Episode 52: Real Food Road Trip

Our 52nd episode of Minnesota food stories is a trailer for what happens next — we are going across the country!  In May we will be traveling from Minnesota to Louisiana to Portland to Florida and back again, once gain creating weekly videos about Real Food.  To do that we need your story ideas and you financial support.  So please donate, Tell a Story and thank you for a wonderful year.

  • Deb W.

    We have friends in Suffolk VA who farm using natural and organic methods. Along with their 8 children, they raise cows, goats, turkeys, and chicken. You would be blessed if you visited them…Full Quiver Farm.

    • Anonymous

      Hey Deb, If you wouldn’t mind adding that and their contact info to the “Submit Your Idea” section that would be really helpful. Thanks!

      • http://www.marriedanirishfarmer.com Imen McDonnell

        I wrote a review on Kristin Kimball’s ‘The Dirty Life’ based on her Essex Farm in Upstate NY for the Irish Times….seems like a “must-visit”! Can’t wait to follow along! xx

  • http://foreignperspective.wordpress.com/ Jake Olson

    Congratulations Daniel! I’ve LOVED the last 52 episodes and I’m excited to see what interesting stories your trip around the country yields. I look forward to playing a small part in contributing to the road trip and prepaying for the enjoyment I’ll experience as I watch the episodes.

  • Natalya

    Hey Daniel and & friends that I don’t see!
    Have you thought about crossing over and visiting you neighbours in Canada? I’m north of Toronto and would love to have you come by and see what were doing out here. I’ll send you more details later…

    I love what your doing…

    • Mirra

      We are actually planning to come to Canada as well! Right now, Vancouver and Montreal are the places on our list, but who knows where the trip will take us. Definitely send us any great Canada Local Food details you may have!

      • Deborah

        hey mirra and daniel, you two have been doing a GREAT job! i love what you’re doing and am truly inspired by your determination and your creativity.

        we hope to see you in toronto since i know there is a large interested following this way, for sustainable and tasty food.

  • http://mrandmrshalpern.blogspot.com Mike Adams

    Hey, I have enjoyed all 52 episodes over the year and loved everyone of them. Thanks for your time. I hope you can make it to Spokane, WA. We have a small farm. It’s not much but we are trying to be more sustainable. We grow vegetable starts to sell to others, we sell organic eggs, and we garden all summer. There is also a neat place to eat in Spokane called One World Cafe we could eat at. They try to serve only local and/or organic foods and really do a great deal for our community. http://www.oneworldspokane.com/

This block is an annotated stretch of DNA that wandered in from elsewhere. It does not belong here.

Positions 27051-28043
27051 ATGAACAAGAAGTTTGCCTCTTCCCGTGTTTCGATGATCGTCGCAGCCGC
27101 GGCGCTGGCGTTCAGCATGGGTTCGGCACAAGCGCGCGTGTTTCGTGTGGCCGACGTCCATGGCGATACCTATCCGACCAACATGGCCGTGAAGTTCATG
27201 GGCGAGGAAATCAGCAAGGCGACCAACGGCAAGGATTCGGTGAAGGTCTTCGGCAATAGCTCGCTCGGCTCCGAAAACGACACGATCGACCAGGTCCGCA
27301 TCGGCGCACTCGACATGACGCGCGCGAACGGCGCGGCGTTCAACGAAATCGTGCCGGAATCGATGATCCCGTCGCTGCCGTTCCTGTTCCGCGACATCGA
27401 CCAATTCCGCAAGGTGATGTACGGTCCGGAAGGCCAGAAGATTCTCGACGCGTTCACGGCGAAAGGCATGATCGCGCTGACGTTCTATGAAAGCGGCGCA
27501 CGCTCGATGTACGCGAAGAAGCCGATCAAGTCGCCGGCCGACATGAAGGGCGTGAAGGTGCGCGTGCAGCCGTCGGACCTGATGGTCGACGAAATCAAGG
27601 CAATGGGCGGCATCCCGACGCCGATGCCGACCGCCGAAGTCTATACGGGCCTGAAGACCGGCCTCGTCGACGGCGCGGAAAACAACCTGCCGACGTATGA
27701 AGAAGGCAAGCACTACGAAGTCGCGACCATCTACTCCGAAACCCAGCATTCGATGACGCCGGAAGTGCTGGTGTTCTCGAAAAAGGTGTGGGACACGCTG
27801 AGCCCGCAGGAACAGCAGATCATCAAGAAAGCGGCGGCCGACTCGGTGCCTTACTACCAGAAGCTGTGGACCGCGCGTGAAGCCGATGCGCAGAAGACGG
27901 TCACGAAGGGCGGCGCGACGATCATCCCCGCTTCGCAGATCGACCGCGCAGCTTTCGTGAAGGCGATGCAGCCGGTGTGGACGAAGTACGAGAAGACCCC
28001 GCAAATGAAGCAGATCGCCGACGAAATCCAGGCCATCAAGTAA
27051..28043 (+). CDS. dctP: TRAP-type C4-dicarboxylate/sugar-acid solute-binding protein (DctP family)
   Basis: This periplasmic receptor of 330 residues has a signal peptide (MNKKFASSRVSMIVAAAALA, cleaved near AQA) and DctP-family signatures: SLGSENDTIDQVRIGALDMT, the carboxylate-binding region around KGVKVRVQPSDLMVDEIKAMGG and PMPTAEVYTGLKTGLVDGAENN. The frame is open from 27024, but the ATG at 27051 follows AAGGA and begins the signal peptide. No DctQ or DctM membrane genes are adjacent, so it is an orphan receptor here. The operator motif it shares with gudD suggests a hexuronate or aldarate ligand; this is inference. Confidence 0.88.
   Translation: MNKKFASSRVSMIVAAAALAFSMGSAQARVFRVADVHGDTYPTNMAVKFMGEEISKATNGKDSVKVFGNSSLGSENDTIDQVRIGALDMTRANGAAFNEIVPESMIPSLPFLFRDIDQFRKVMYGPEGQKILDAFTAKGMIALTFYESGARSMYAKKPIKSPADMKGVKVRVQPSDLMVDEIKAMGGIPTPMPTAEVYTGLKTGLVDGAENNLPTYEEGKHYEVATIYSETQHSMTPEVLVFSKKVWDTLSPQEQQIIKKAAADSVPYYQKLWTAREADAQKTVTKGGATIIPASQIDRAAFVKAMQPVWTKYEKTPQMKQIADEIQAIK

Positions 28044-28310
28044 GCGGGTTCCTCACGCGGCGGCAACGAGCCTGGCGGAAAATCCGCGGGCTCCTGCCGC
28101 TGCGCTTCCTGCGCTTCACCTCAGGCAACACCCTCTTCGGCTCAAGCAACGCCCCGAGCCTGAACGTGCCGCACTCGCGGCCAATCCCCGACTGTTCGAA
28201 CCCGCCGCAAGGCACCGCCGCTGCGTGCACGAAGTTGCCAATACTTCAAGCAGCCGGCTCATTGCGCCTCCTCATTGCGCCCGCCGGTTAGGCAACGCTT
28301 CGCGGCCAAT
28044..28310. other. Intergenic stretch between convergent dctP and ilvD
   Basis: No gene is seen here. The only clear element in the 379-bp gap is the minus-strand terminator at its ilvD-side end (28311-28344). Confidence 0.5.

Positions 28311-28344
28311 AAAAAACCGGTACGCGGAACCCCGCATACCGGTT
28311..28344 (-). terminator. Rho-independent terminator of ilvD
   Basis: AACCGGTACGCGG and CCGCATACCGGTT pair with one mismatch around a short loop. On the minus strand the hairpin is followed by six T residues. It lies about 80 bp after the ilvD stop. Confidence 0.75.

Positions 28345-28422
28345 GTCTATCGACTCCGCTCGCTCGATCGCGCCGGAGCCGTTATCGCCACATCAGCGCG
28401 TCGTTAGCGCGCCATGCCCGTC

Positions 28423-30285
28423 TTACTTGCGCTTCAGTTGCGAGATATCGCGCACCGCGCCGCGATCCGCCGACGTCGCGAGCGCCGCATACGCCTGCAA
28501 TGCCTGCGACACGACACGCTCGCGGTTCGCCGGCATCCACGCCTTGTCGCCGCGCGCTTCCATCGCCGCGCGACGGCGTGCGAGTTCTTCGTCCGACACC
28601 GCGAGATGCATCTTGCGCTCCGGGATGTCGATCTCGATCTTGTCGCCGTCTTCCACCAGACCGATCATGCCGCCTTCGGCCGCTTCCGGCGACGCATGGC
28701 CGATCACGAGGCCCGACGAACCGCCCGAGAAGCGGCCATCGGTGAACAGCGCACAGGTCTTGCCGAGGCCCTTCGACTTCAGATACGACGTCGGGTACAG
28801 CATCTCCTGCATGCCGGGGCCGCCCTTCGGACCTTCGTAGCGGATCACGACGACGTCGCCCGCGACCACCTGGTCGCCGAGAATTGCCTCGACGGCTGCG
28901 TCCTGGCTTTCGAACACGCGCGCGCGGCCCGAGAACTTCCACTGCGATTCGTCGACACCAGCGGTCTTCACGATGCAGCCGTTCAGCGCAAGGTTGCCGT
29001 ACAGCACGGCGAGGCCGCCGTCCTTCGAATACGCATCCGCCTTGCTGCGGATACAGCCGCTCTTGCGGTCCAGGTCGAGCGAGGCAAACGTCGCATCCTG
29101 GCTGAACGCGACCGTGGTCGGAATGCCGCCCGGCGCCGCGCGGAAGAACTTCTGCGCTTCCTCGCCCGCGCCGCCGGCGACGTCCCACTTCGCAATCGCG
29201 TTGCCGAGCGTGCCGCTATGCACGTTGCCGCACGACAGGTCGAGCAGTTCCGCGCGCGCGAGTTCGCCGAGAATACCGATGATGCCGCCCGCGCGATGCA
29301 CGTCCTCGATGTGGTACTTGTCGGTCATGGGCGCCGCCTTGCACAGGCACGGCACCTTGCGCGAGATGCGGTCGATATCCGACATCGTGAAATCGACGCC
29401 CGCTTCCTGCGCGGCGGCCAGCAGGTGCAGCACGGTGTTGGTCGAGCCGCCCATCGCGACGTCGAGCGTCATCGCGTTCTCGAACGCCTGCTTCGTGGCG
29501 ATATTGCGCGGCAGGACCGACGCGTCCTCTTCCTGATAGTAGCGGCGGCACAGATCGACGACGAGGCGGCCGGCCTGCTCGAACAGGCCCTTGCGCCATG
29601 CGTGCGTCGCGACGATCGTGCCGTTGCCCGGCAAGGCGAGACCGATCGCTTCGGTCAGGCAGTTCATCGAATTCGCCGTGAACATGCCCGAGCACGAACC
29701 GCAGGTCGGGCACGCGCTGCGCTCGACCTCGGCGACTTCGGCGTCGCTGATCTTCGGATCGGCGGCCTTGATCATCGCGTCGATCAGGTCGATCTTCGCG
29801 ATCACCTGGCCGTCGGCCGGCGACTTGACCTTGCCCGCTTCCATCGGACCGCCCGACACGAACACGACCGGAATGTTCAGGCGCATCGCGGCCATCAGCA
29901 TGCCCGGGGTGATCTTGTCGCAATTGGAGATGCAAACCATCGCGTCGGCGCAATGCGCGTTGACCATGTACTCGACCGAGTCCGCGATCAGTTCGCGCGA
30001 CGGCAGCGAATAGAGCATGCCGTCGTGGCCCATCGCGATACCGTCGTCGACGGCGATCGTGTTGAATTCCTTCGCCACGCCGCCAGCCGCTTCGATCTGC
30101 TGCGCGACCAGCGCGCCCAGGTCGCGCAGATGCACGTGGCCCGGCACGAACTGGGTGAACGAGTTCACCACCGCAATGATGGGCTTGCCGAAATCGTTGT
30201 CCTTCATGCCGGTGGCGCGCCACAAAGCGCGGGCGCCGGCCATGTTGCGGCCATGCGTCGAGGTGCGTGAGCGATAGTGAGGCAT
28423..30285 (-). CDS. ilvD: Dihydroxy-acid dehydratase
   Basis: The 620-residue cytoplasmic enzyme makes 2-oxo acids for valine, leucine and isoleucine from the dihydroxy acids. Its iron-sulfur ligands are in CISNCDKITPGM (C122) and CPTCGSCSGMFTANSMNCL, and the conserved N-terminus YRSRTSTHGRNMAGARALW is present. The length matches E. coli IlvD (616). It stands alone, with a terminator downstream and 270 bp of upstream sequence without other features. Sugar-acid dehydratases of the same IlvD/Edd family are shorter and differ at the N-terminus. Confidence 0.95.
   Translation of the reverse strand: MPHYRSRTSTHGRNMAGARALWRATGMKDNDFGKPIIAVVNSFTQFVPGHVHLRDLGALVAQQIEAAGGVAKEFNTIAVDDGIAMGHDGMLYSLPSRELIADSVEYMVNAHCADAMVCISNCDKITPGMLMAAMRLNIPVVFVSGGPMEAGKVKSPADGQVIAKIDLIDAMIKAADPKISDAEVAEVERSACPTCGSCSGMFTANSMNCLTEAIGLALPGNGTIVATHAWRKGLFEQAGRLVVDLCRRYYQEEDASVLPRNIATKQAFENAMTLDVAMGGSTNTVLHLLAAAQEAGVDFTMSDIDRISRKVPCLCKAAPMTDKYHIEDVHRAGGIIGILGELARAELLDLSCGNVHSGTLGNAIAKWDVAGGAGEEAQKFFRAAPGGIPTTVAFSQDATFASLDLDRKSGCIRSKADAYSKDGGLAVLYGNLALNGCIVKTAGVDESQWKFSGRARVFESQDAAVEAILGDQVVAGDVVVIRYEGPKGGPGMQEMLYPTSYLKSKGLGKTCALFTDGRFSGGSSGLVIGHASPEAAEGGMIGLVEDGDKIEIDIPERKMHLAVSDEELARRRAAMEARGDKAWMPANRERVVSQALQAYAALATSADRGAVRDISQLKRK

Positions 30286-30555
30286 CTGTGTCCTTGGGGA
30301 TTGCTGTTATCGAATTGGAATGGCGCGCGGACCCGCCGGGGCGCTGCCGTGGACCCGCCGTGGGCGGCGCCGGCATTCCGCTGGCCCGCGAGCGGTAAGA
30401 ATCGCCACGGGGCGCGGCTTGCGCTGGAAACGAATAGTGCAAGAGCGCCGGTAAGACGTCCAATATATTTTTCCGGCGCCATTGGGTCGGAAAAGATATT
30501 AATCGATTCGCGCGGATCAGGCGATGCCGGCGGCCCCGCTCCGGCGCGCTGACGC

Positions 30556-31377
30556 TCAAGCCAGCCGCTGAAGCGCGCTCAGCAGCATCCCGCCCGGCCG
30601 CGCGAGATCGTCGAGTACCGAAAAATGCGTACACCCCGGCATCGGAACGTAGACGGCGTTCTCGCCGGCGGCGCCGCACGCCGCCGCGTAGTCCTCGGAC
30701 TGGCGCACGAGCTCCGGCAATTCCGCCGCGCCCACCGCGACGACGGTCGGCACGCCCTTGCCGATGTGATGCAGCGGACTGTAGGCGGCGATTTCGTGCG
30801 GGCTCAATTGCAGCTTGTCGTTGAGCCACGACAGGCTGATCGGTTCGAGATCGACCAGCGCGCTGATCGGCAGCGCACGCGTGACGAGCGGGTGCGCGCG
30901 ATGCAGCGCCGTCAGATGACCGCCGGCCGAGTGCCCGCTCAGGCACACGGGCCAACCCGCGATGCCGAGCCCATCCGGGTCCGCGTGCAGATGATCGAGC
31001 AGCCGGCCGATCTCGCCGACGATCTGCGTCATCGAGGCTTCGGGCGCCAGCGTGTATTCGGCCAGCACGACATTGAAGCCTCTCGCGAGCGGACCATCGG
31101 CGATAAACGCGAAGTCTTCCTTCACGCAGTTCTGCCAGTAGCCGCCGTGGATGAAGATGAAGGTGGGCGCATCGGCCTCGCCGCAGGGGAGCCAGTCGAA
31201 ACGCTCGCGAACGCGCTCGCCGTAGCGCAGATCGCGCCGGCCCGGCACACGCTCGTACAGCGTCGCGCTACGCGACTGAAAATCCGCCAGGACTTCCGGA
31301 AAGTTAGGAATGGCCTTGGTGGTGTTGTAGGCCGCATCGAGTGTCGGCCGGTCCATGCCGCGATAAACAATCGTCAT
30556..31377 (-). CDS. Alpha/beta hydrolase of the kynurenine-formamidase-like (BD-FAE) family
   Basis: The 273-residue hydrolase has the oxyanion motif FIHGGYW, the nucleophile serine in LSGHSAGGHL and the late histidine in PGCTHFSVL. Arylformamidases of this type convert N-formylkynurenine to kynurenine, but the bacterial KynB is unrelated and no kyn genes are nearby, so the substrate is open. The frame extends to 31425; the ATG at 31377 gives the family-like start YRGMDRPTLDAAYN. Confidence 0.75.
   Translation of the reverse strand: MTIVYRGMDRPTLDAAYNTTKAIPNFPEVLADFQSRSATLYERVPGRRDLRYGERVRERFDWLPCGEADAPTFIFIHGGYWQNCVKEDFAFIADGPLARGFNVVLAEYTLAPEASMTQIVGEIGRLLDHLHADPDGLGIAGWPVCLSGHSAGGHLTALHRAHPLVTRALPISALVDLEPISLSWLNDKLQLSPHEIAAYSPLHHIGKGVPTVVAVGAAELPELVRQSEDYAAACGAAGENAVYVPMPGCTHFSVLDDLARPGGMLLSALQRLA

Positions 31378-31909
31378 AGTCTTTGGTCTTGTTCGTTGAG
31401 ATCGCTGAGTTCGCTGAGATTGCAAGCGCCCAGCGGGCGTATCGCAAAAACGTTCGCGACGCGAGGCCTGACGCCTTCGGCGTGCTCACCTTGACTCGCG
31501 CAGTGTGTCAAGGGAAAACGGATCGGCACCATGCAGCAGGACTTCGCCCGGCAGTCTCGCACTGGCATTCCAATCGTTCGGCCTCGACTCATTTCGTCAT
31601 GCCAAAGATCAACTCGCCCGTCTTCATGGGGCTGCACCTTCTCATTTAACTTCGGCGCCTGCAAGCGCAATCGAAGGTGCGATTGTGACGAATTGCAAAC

Thanks again for all that you do

  • http://www.myfreshlocal.com myfreshlocaldotcom

    If you come to Massachusetts try to meet with SkyVegetables in Needham Massachusetts. They are building rooftop greenhouses for large scale year round food. We wrote them up here but I know the farm bill limits the incentives for this type of urban farming and they can use all the encouragement they can get. It’s a fantastic idea. http://www.myfreshlocal.com/articles/article_detail/sky-vegetables-hydroponic-rooftop-farming-for-urban-centers

    • Anonymous

      did you add it to the Submit An Idea section? Please do as that helps us orgainize, thanks.

  • http://30AEATS.com 30AEATS

    If you exclude the panhandle you will not have an accurate account of real food! hardworking people live along the coast from apalachicola to pensacola, inland to the alabama and thomasville ga lines! 30AEATS knows our farmers and they need to be recognized! come see us!

    • Anonymous

      I really want to go to the pan handle, we probably will (thinking – invasive iguana!). The map is arough guide. Submit your ideas on the site if you haven’t already! Thanks.

  • Heather

    Wow. Can’t believe you’re not stopping in Vermont! So much good local food here, a vibrant localvore scene, year round farmers’ markets, highest per capita direct sales from farmers, statewide Farm to Plate effort (http://www.vsjf.org/project-details/5/farm-to-plate-initiative), not to mention all the great localvore restaurants and Hardwick! Shame you’re gonna miss it.

    • Anonymous

      Hey Heather, we will stop in VT, just because its not on the map doesn’t mean we aren’t going. We love VT, Cabot Clothbound is amazing. Sorry for the confusion.

      • Anonymous

        Well, if you’re stopping by in Vermont then there’s lot’s of stuff to see. Among them is our family’s Big Project. We have a small family farm where we raise pastured pigs (yes, pigs eat grass, clover, burdock and other forages – no commercial feeds or grains necessary – see: http://SugarMtnFarm.com/animals/pigs) as well as sheep, chickens, ducks, geese, dogs and kids – the kind that do Trig not the kind that bleat. :) We take pigs to market weekly, delivering to area stores and restaurants as well as individuals within about 100 miles of our farm.